Ever wanted a computer you could roll up?
Maybe not, but you might be able to get one soon anyway.
This is "Penmachine.com: March 2001," a page that archives an entire month's entries from my online journal. The latest material for that month is at the top. For my newest entries, visit the home page.
Saturday, March 31, 2001 - newest items first
# 10:54:00 AM:
Maybe not, but you might be able to get one soon anyway.
I trust that they employ me because they know the quality of my work, not just because they know me.
Disclaimer (added May 2004): While I now work for Navarik Corp., this site is my own, and doesn't represent the company's position on anything.
Thursday, March 29, 2001 - newest items first
# 10:23:00 AM:
If you are at all involved in technology, you must read these two books:
Read them. Love them. Thank me later.
Wednesday, March 28, 2001 - newest items first
# 7:58:00 PM:
Three unrelated items caught my eye in Tuesday's "Good Morning Silicon Valley" column in the San Jose Mercury News. (Even if you live far from Silicon Valley, as I do, GMSV is worth subscribing to, either by e-mail or using the AvantGo mobile edition.)
The first is a blurb about Powerline and HomePlug, which "may make high-speed Internet access via electricity cables a reality as soon as this year." In other words, avoid running network cables or dealing with sometimes-flaky wireless networks -- just use every power socket in your house as a network connection. Potentially very cool. If it works.
Next, I think both inventor Paul Moller, who has invented something he calls the Skycar ("the future of commuter transportation"), and John Hansman, an MIT aeronautics researcher (who calls the Skycar "a piece of junk") are missing the point. Yes, as Hansman points out, "everybody has always wanted to have an airplane that would launch from their driveway and fly to wherever they wanted to go, and it exists and it's called a helicopter." But the reason not everyone has a helicopter or a private plane is only partly the expense and inconvenience. The major problem is that people drive poorly and get into accidents just fine in two dimensions, on roads. Add a third dimension and the potential to fall several thousand feet after a fender-bender, and you understand that there is a very good reason why air travel of any sort is very heavily regulated.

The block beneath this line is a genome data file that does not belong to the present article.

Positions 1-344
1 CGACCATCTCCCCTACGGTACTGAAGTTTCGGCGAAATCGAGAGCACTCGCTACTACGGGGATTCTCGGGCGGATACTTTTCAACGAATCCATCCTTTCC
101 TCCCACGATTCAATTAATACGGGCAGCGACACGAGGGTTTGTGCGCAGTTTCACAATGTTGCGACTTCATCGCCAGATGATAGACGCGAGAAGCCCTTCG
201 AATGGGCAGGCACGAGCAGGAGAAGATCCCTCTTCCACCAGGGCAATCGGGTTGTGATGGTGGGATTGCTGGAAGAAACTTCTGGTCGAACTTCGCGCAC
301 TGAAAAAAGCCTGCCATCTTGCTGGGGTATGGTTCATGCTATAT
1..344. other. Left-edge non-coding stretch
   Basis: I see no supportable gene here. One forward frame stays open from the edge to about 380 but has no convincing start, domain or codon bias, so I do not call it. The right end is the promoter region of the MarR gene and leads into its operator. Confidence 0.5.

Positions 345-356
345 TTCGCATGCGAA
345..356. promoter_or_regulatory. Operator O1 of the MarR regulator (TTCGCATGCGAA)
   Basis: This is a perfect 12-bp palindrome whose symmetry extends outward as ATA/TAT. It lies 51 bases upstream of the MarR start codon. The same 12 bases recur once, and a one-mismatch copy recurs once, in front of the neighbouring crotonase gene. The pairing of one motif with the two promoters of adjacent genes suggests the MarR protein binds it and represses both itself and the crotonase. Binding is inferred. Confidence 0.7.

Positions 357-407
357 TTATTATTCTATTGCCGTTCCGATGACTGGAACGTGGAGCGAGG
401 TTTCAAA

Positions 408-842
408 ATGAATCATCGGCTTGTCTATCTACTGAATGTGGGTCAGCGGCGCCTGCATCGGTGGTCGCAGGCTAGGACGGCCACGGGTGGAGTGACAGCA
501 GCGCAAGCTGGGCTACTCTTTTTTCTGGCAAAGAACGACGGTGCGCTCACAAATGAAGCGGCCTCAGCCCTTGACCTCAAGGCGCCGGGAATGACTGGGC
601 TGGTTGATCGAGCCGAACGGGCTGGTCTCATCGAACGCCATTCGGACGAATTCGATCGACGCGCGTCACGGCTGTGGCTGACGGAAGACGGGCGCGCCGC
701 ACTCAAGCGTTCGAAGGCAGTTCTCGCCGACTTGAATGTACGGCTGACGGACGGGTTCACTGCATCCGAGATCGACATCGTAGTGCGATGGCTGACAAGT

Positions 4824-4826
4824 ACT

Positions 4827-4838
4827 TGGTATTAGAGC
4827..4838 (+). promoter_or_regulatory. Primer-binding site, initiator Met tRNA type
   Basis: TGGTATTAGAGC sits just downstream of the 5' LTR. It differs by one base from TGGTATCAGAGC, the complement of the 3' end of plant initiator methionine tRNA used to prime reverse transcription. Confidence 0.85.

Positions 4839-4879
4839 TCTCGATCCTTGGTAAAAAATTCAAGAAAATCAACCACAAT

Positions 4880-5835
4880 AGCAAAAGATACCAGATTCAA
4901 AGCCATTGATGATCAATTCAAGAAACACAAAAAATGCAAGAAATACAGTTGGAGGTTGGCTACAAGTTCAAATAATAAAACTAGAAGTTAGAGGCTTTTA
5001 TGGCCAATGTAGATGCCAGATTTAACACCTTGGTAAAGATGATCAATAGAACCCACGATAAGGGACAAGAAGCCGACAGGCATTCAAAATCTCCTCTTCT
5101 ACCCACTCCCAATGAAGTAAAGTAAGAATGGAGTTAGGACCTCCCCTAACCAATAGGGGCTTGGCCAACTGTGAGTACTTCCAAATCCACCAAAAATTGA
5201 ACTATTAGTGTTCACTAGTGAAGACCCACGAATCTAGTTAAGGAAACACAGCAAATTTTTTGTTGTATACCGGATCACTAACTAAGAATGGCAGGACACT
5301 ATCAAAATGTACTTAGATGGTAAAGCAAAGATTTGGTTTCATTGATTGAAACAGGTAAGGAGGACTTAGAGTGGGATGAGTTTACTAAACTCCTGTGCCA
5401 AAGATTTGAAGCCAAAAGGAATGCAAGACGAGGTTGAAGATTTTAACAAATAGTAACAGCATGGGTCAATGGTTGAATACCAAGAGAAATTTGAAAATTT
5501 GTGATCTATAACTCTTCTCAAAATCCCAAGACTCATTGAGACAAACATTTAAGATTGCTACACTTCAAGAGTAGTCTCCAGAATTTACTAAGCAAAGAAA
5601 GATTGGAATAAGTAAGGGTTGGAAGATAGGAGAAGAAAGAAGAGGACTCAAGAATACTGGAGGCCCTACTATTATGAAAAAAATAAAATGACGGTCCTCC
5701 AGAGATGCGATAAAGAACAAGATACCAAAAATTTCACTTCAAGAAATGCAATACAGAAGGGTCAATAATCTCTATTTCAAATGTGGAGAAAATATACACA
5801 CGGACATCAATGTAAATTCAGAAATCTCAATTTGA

Finally, an organization called Bountyquest has an interesting way of trying to foil some of the more insane patents being granted these days: offer a substantial reward to anyone who can provide the "prior art" (evidence that similar things were going on before patent applicants "invented" their creations) that would invalidate patent claims. What's really strange is that the venture is being backed not just by publisher Tim O'Reilly -- who has been outspoken about the problems with the patent system in the past -- but also by Jeff Bezos of Amazon.com, notorious for his "one-click shopping" patent, decried as perhaps the worst example of the U.S. Patent Office's cluelessness. One of those slamming one-click was O'Reilly himself, who called Bezos's patent "intellectual property gone mad."
So, data from wall power, the scary concept of flying cars in the hands of slow-drivers who can barely see over the wheel, and patent cooperation between two seeming polar opposites. Some good reading.
As of yesterday, I am now the proprietor of the Penmachine Media Company, an officially registered business proprietorship with the Province of British Columbia.
What's different? Er, nothing really. I did set up a business account at my credit union, though, so people can write cheques to "Penmachine" now and I can cash them. I suppose I'll add a little note about the company name to my copyright info at the bottom of these Web pages too.